Morro Bay’s newest public artwork pays tribute to the annual kite festival at Morro Rock and is a whimsical scene of colorful fun recreating the most popular watercolor by artist David J. Rogers.
Rogers and his wife Peggy recently sat down with an Estero Bay News reporter to talk about the mural, which is over 50-feet long and about 15’ tall, and located at the corner of Monterey Avenue and Morro Bay Boulevard.
That’s where Rogers has operated the David J. Rogers Fine Art Gallery (407 Morro Bay Blvd.) for the past five years.
The inspiration, David says, was to do something in tandem with Visit Morro Bay (a non-profit association for tourism promotions), and the kite festival and to celebrate a milestone for their business.
“We are about to sign a new 5-year lease,” Davis says, “and we consider ourselves permanent parts of the community, so we wanted to make a positive contribution.”
And fine art is what they do best, so it made sense to do a mural. The building has long been known as the “Anderson Building,” according to the Morro Bay Historical Society’s walking tour of Downtown Morro Bay.
Over the decades it has been a post office and dry goods store and in the 21st Century it’s been an art gallery, first for John Ramos and now Rogers.
Peggy adds that it was a combination of that and a “celebration of the fact that we’re here, we’re happy and excited” for the future.
The original watercolor that David painted has become the best selling of his fine art, giclee (printed on canvas), offerings. In 2019, the last time they had the full Kite Festival before the pandemic shut everything down, David said he went down to the beach and took a bunch of photos of the colorful flying things and pieced them together for his watercolor work.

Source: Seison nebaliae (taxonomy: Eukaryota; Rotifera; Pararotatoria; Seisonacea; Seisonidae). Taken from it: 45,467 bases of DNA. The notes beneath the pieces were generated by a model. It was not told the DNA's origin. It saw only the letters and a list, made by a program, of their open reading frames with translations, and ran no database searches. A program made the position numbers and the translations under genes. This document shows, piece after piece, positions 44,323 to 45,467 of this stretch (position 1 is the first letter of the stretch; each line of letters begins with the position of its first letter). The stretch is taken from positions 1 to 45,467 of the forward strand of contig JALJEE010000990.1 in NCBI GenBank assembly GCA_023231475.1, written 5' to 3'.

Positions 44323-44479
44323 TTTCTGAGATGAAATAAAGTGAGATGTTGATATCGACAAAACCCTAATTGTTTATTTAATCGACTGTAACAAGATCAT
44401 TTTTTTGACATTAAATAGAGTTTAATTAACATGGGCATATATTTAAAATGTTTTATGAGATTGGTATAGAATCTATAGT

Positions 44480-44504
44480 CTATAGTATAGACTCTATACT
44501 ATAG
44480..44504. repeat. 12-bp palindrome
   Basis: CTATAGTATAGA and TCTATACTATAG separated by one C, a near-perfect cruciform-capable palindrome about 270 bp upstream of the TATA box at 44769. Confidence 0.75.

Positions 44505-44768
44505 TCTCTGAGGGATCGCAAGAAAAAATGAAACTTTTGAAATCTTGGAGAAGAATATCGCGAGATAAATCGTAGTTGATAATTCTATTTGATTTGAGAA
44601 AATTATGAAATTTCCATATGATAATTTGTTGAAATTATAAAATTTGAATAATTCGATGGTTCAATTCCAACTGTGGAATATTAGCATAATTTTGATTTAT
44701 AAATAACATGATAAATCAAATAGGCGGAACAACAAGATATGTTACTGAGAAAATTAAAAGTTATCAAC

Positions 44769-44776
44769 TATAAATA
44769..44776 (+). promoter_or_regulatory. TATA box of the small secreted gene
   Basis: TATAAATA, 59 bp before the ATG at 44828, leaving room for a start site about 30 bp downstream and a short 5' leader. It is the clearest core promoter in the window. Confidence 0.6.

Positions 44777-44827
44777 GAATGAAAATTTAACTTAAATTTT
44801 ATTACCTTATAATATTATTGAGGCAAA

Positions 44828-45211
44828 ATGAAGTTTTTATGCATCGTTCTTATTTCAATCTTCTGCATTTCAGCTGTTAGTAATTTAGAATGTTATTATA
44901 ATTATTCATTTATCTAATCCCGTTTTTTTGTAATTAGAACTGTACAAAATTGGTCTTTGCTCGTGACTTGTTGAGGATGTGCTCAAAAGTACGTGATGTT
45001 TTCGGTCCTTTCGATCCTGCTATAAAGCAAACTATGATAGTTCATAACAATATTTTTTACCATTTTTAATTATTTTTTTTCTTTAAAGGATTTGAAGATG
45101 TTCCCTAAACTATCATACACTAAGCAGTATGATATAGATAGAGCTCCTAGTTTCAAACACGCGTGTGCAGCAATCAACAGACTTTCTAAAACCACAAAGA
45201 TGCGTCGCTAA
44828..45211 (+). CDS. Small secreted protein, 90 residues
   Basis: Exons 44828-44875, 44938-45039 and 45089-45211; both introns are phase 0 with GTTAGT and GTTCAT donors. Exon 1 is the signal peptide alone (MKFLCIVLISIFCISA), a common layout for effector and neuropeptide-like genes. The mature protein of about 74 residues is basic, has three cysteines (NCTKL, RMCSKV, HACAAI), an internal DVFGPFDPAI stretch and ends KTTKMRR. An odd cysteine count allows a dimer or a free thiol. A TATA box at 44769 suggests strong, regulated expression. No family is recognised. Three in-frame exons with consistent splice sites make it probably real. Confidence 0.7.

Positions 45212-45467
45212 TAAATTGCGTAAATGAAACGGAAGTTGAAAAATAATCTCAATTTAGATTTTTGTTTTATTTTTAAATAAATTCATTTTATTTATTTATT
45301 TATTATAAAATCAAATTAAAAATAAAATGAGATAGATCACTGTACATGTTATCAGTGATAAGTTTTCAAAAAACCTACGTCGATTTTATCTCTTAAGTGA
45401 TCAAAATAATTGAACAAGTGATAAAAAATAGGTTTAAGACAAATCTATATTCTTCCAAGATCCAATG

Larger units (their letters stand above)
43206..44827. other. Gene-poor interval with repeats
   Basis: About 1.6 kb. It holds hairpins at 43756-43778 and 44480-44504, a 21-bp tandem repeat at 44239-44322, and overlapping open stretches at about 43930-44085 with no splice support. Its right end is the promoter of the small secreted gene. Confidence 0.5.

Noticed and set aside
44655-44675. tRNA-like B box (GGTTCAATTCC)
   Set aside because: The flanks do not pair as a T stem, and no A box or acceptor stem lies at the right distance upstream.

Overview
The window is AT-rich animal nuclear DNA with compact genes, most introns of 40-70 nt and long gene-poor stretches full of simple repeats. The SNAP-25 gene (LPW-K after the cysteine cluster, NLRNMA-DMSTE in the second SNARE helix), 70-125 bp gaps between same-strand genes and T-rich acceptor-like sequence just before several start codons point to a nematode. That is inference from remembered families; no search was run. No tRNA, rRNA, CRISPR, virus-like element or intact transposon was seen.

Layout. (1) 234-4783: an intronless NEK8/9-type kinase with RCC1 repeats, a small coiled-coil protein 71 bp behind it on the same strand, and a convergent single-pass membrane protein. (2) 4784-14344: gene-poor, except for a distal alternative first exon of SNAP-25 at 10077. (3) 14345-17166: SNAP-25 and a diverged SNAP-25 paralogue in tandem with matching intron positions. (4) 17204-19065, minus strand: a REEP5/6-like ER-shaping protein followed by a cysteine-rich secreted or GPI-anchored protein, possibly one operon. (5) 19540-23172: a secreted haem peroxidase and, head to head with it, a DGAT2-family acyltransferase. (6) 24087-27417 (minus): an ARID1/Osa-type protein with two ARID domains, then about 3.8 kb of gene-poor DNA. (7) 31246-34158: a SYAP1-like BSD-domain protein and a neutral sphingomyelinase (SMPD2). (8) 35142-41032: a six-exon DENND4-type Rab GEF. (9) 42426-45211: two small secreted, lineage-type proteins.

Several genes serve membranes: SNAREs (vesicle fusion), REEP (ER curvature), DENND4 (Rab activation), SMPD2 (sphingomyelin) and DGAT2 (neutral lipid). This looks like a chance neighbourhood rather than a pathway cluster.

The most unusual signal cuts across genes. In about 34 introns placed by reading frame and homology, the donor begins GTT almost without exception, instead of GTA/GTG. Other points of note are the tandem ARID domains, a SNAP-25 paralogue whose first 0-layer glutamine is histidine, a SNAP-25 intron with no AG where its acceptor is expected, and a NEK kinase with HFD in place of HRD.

Peggy said they were so excited to see the Kite Festival was coming back in 2022 and were looking forward to it again this year. The Kite Festival took place this year from April 29-30, so the mural dedicated to the Kite Festival was completed just before the 2023 festival.
But David is a watercolorist, and not so much a muralist, so they searched around and eventually found muralist, Emily Tayman, at the Chamber of Commerce’s monthly mixer in March.
“She did the majority of the work,” explains David, who adds that their son, Joseph, helped paint it too.
With images of giant spinner windsocks, which serious kite flyers attach to their strings, lying outside the main image of the mural, it has a 3D feel to it.
That was what they were going for, David says. “We wanted the painting to be the central focus of the work.” The colorful windsocks fly outside the area of the painting and there is a father-son duo also outside the main painting, seeming to be flying a kite.
Peggy adds that they also put in a photo opportunity spot where people walking by can pose pretending they are flying a kite; it’s a common feature in public murals today, to have the viewer become part of the artwork.
So the Rogers consider the mural a gift to the community and hope it helps bring folks together over a shared love of art, the wind, beach and kites.
As for their future, they look forward to the new lease and continuing to get back to a normal routine that will include a return of art classes they used to host at the gallery.
During the pandemic, with in-person gatherings mostly banned, they started doing workshops online, where David says they could reach a worldwide audience.
But his former students long for a return to the in-person classes. “We learned that we don’t need to do workshops,” David says, “but the community enjoys it so much.” They now plan to bring the classes back, and continue the online workshops as well.
To find out more about the artist and the gallery offerings, see: DavidRogersArt.com.